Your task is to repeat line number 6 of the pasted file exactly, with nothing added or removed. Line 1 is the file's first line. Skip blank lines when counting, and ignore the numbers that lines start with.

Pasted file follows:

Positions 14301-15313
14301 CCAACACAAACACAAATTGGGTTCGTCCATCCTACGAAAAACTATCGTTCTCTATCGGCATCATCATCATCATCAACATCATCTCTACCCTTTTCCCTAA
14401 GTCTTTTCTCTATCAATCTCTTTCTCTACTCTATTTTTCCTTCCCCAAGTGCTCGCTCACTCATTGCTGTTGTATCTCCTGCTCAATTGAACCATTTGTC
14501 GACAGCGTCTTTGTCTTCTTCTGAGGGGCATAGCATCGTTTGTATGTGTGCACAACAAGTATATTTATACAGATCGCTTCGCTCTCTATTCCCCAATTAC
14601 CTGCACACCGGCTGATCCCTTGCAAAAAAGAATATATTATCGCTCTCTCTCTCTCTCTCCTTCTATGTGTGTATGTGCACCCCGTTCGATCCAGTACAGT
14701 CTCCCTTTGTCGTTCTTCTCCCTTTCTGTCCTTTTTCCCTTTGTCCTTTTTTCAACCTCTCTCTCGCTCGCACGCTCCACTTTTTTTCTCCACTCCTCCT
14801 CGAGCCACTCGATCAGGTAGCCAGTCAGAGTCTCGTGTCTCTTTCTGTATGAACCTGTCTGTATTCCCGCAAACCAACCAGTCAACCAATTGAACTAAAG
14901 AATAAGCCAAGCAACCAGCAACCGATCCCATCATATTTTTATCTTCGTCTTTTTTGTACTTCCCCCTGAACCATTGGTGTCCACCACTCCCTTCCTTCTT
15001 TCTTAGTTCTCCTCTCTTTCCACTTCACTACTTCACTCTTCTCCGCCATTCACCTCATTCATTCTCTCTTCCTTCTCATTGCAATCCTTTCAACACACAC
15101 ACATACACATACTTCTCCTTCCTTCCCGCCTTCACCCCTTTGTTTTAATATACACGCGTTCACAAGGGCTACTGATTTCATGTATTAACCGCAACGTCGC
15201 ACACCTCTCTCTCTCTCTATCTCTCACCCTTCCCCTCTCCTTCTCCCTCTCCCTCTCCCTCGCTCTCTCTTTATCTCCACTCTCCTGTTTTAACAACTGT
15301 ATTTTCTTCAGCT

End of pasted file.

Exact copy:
14701 CTCCCTTTGTCGTTCTTCTCCCTTTCTGTCCTTTTTCCCTTTGTCCTTTTTTCAACCTCTCTCTCGCTCGCACGCTCCACTTTTTTTCTCCACTCCTCCT